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Sen. Committee OKs Subpoenas in Obamagate, Burisma Probes, Despite Romney’s Reluctance

(Headline USA) After weeks of back-and-forth inter-party wrangling within the Senate Homeland Security and Governmental Affairs Committee, Republicans voted 8-6 to approve subpoenas for several high-profile figures involved in Obama-era scandals.

The vote authorizes subpoenas of seven new individuals, including former Deputy FBI Director Andrew McCabe and Justice Department official Bruce Ohr.

Both played instrumental roles in elevating the now-debunked Steele Dossier from its origin as Democrat-funded opposition research to the primary basis for spying on Trump campaign officials and initiating a costly investigation that sought to undermine the Republican’s candidacy and presidency.

Also include among the newly authorized subpoenas were those relating to a separate investigation into Democrat Joe Biden’s son Hunter.

The vote came despite Utah Sen. Mitt Romney‘s sharply criticism earlier in the day that it was “not the legitimate role of government” to try and damage political opponents.

Romney, a longtime foe and critic of President Donald Trump, was the only Republican in either chamber of Congress to vote in favor of Trump’s impeachment in February.

Committee Chairman Ron Johnson, R-Wisc., said the panel will issue a report on Hunter Biden’s activities in Ukraine before the November election.

Johnson is leading the investigation into Burisma, a gas company in Ukraine that paid Hunter Biden to serve as a board member while Joe Biden was vice president and oversaw Obama administration policy with the nation.

Johnson insists that the investigation is not designed to hurt Biden. Democrats have tried to distract from the suspicious conduct and say the committee should instead be focused on the coronavirus pandemic.

In August, Johnson issued a more than 5,000-word open letter in which he sought to defend his Biden probe.

“I felt it was important to provide this explanation of my investigations because of the concerted and coordinated attacks on my efforts that I have interpreted as a ‘brush back pitch’ to deter my actions and preemptively marginalize my committee’s findings,” Johnson wrote.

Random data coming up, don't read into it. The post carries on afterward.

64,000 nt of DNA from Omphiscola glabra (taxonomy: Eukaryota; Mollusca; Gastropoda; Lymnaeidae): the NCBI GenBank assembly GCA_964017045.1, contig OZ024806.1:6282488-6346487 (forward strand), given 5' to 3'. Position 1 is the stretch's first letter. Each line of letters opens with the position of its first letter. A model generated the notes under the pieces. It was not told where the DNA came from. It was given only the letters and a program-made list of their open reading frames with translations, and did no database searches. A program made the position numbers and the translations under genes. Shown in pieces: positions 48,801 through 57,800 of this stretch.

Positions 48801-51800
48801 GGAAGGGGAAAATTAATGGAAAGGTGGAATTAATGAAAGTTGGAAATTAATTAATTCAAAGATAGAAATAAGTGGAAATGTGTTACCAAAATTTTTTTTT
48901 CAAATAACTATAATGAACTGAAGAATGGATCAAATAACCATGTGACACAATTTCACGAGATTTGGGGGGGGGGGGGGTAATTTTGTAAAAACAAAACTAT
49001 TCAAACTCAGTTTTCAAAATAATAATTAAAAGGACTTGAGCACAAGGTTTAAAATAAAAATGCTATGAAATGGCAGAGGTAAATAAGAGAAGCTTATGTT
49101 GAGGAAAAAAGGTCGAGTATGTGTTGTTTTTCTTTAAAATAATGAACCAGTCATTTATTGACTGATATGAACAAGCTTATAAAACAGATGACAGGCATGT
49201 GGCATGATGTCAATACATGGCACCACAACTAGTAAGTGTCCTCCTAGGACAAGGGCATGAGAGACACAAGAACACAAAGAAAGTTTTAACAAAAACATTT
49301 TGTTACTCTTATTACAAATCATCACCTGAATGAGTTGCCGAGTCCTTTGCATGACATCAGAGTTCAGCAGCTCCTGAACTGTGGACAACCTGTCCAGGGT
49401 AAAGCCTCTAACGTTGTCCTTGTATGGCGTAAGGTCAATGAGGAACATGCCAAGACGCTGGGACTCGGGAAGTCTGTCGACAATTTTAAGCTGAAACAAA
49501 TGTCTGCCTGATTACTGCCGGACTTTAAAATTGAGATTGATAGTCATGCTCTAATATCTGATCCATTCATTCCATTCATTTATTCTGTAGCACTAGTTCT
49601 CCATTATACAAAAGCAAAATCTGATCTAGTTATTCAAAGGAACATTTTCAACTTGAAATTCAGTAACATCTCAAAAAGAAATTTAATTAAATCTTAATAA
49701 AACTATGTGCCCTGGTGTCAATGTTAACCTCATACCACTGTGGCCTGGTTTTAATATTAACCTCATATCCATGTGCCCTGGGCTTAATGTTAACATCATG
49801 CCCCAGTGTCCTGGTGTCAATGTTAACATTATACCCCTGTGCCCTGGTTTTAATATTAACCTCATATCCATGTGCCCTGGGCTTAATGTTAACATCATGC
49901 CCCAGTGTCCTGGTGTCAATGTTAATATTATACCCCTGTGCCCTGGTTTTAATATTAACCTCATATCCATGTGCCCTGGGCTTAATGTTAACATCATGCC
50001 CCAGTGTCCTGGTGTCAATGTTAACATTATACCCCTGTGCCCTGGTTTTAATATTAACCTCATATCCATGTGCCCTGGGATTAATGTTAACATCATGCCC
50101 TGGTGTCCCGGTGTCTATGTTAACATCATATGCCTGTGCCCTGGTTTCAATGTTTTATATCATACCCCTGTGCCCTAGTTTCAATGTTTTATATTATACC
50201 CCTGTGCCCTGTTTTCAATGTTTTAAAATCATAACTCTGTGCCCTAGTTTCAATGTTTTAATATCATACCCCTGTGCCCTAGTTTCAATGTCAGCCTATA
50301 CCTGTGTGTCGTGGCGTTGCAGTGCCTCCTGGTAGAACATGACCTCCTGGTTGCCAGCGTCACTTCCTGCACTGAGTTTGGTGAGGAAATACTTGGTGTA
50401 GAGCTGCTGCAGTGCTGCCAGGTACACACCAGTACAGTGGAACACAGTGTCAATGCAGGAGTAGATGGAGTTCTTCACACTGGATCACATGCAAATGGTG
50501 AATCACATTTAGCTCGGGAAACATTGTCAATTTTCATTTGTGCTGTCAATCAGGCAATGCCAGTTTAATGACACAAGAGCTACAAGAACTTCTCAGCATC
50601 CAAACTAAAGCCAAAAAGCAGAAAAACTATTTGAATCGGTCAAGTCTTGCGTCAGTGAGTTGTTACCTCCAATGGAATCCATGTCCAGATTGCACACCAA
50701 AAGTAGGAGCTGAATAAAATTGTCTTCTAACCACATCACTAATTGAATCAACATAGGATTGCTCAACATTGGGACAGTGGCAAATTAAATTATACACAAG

While most Senate Republicans have been on board with Johnson’s inquiry, Romney, has repeatedly made clear he has concerns about politicizing the committee’s work.

The former 2012 Republican presidential candidate had his strongest words yet for what he called the “Biden-Burisma” investigation at a committee meeting Wednesday, saying that the probe from the “outset had the earmarks of a political exercise.”

Romney added: “Obviously, it is the province of campaigns and political parties’ opposition research, the media, to carry out political endeavors, to learn about or dust up one’s opponent. But it’s not the legitimate role of government or Congress, or for taxpayer expense to be used in an effort to damage political opponents.”

Johnson did not respond to the comments. But he had earlier withdrawn from the meeting’s agenda a vote to authorize an additional subpoena in the probe, a move that Romney praised.

A committee aide said that the subpoena was withdrawn because the witness, Ambassador Bridget Brink, had agreed to testify voluntarily. The aide requested anonymity to discuss committee work taking place behind closed doors.

Hunter Biden has denied using his influence with his father to aid Burisma.

But Republicans have question whether the younger Biden’s highly paid job created a conflict of interest for Joe Biden as the former vice president worked on Ukraine policy in the Obama administration. Trump has frequently mentioned Hunter Biden’s activities on the campaign trail.

Johnson’s committee, along with the Senate Judiciary Committee, is also looking into the origins of the Justice Department’s Russia probe. The committee voted a second time to issue subpoenas in that investigation.

Adapted from reporting by Associated Press.

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